I met my roommate, Collin, when I was eight years old. We were close friends throughout high school and college. He played soccer and ran track. He spent a year at Oxford and two years in the Peace Corp. After that I didn’t see him for 10 years until he contacted me about rooming with him in New Orleans. He was moving back to the United States from Indonesia. Shortly after he arrived, he started going completely sideways. He tried to make furniture out of paper. He did experiments with “light and smoke,” as he called it. He “ritually” cleansed our trash can with incense. He stopped using his right hand. He believed that if he trained himself to only use his left hand it would open up a higher range of cognitive ability. There might be something to this. I suggested he wear a blindfold for 24 hours to improve his senses. He’d been making chakra necklaces, believing they would cure his diabetes if he wore the right combination of crystals. I strongly discouraged that idea. He ate five meals a day and still looked malnourished. He had a crazy look in his eyes. In less than two months, New Orleans had unsettled his mind. He was deranged.
You begin to lose your mind, and you also begin to feel smarter living here.
Sophie thinks he was slowly becoming one of the eccentric street-people you see on Bourbon Street. There is a girl there who sits on the ground and simply stares through an empty picture frame for hours. I imagine the girl’s father: “Honey, your mom and I have the resources to send you to college.”The girl replies fiercely: “This is what I want to do with my life, Dad!”
In truth, Collin expressed this concern to me himself. He had been walking around Bourbon Street, and all of the street freaks had been approaching him and welcoming him as one of their own.
You begin to lose your mind, and you also begin to feel smarter living here. As a writer, I have started to feel as if my brain is overclocked. The creative energy of the city is working on me as well, but I feel that it could easily get out of hand. It was already happening to Collin.
At The Saint, Mardi Gras revelry is in full bloom. Sophie is monologuing in a continual loop at my ear:
“Motha Nola accepts us! You can’t choose to live here; NOLA has to embrace you. They worship the Greek gods here! That’s why the city hasn’t sunk into the ocean. I have my immortality plan—I’m going to live forever! We are growing younger here every day! When the apocalypse comes the Four Horsemen will lead a parade of the damned down Canal Street! Praise be to the graveyards under my skin!”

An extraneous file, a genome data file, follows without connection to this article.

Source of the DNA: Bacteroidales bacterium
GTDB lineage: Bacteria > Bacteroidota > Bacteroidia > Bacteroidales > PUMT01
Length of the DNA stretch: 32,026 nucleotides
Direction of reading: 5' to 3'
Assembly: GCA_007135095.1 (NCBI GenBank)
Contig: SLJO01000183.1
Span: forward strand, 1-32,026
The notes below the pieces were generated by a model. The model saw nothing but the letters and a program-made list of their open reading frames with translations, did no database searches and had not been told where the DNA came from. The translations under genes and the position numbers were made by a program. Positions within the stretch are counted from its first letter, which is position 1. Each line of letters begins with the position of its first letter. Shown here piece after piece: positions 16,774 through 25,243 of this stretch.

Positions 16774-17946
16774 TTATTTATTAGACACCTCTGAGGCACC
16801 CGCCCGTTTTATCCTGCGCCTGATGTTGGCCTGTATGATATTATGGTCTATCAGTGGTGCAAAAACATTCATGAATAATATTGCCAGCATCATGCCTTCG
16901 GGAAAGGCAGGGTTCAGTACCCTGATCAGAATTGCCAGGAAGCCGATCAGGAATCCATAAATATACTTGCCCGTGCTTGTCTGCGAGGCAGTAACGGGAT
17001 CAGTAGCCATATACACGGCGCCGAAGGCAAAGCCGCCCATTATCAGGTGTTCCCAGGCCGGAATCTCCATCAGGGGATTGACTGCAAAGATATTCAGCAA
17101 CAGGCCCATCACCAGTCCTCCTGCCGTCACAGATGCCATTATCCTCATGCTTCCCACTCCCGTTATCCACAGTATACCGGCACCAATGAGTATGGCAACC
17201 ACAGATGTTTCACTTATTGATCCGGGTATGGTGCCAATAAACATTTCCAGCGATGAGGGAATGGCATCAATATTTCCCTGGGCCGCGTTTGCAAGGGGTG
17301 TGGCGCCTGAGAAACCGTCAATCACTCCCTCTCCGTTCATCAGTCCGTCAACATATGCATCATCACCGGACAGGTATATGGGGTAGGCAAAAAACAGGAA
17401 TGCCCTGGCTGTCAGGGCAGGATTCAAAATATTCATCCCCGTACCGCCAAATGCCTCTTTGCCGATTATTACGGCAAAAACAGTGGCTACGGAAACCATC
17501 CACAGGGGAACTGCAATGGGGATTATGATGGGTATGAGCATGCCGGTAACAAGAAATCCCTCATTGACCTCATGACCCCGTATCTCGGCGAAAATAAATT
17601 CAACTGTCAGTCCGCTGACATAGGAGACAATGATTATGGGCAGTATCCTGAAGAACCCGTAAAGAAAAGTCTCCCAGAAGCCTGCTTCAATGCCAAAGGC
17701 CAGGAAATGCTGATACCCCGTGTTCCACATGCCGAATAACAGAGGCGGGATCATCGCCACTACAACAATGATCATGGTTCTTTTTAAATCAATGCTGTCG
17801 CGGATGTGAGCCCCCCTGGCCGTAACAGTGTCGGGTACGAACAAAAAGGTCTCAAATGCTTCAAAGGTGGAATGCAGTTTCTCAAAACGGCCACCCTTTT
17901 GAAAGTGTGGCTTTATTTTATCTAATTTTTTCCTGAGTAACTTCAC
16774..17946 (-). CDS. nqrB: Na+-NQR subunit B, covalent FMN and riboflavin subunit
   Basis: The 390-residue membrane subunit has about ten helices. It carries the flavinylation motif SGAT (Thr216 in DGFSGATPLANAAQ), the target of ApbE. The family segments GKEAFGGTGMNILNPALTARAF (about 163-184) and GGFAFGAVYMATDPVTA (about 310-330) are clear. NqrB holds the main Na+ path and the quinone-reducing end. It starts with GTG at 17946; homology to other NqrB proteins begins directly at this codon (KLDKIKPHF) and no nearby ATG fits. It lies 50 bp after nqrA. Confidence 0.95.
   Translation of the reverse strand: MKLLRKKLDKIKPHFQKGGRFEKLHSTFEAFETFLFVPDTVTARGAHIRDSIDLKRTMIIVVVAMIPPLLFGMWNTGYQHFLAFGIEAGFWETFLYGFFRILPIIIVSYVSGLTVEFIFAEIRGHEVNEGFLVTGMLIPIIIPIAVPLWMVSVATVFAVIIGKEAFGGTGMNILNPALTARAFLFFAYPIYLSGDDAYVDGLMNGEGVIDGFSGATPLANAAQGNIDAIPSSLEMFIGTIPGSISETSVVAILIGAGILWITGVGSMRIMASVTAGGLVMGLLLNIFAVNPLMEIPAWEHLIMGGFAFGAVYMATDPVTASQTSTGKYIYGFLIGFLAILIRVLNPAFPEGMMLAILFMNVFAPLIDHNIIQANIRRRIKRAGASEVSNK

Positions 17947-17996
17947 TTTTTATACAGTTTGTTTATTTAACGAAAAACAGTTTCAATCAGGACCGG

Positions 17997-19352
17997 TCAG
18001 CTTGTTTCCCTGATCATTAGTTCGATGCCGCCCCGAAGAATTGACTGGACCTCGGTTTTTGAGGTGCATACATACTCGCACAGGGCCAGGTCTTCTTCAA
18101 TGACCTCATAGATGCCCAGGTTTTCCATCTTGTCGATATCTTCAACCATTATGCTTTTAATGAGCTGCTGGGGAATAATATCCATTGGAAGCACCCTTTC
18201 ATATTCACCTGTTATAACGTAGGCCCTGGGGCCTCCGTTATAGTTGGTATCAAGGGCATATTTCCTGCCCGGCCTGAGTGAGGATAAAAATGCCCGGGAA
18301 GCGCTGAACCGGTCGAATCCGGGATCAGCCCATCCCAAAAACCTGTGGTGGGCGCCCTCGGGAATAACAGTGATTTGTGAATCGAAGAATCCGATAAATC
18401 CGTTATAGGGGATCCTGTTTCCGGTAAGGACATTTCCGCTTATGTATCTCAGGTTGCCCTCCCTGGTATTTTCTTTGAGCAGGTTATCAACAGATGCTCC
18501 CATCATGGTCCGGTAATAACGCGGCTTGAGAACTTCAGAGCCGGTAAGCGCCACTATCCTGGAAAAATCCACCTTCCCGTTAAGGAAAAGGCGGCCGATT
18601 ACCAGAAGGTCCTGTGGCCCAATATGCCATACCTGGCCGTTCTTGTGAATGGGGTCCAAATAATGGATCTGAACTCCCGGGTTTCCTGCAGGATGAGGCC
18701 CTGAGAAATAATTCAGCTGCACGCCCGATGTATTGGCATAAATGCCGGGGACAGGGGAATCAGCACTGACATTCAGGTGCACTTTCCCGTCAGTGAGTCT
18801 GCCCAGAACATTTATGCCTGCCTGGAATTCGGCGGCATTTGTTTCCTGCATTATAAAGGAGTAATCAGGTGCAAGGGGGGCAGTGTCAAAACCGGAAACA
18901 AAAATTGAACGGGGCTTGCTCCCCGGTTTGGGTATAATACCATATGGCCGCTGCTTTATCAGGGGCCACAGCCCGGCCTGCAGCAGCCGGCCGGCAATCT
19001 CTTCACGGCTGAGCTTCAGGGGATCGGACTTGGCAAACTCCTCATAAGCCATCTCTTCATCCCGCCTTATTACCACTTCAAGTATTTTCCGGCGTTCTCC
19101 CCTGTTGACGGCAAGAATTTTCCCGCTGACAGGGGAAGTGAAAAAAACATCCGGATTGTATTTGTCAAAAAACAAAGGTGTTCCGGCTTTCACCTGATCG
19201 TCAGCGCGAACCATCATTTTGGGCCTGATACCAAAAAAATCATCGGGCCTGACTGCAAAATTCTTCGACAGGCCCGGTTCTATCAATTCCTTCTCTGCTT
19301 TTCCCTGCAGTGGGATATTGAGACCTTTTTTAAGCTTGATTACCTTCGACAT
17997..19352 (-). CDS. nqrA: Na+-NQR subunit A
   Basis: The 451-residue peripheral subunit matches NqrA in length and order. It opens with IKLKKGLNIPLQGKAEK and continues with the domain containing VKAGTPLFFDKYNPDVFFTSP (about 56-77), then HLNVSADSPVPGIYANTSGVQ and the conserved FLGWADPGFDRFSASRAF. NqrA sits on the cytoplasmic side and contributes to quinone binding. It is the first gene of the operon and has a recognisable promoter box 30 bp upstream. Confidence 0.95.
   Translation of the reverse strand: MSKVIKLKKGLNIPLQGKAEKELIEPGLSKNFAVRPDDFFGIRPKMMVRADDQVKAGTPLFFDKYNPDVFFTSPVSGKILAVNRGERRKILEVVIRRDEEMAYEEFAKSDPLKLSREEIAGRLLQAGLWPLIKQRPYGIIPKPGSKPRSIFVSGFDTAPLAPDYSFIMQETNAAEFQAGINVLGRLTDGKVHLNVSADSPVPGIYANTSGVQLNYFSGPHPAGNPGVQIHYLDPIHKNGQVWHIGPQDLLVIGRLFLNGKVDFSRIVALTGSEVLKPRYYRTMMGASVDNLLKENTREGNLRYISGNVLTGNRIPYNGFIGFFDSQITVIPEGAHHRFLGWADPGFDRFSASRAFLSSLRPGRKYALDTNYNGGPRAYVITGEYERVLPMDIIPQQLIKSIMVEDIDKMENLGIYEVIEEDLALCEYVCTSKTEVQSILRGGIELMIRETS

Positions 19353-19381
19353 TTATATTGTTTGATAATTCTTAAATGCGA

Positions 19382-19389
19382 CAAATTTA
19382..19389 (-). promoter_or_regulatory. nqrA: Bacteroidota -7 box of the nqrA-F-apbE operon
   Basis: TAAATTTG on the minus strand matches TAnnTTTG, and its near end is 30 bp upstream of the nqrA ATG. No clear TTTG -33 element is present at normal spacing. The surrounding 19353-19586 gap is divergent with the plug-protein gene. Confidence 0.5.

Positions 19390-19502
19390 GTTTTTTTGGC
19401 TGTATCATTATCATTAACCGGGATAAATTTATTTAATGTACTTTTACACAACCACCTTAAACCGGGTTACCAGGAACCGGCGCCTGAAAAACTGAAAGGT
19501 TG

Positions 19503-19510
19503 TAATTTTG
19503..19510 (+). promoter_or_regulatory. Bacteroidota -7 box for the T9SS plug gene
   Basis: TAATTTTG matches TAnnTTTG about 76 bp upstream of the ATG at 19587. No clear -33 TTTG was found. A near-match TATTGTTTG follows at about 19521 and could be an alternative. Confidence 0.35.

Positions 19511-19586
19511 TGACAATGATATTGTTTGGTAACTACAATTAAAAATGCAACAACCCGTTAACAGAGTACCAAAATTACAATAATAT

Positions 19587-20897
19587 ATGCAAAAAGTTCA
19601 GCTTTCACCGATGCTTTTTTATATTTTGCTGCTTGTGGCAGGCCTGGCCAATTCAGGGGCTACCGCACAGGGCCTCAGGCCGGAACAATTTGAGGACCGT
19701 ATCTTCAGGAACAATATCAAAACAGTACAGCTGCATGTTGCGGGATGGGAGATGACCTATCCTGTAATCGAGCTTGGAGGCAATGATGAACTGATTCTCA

I look over at the throngs writhing on the dance floor. There is a shirtless man with a Minotaur headdress dancing with a mostly naked girl, except where her head would be is a microwave oven. A man in a gold lamé suit does the moonwalk. I look at Sophie, who continues on her daily prayer to her religion of living here. I look up and my witchy woman, my favorite bartender, wants to know if I want to go again. I nod emphatically and shake my wrist in pantomime of downing a shot.
The night gradually fades out, like a scene in a film, to black. I dream that I have part of my brain removed in an operating theater. In the morning I wake up and cannot find my left shoe.
* * *
The night I met Sophie Thompson, aka Sophie Collins, aka Sophie Williams, aka Olga Sophia Giardina, the estranged daughter of a West Coast Sicilian family with ties to organized crime, I was sitting on Lee Harvey Oswald’s favorite stool at Le Bon Temps Roulé, a bar in the Upper Garden District. It was 3:45 a.m. I noticed a young woman who appeared to have the insignia of Hunter S. Thompson tattooed on her arm, the word “Gonzo” with a dagger through the center—except hers depicted a corkscrew instead of a dagger.
This gave me only momentary pause: for years I have jokingly followed the advice of Coach Bobby Finstock from the terrible Michael J. Fox vehicle Teen Wolf. The advice goes like this:
1. Never get less than 12 hours of sleep.
2. Never play cards with a man who has the same first name as a city.
3. Never go anywhere near a girl with a dagger tattoo anywhere on her body.
Sophie, with her corkscrew substitution, just barely scrapes by.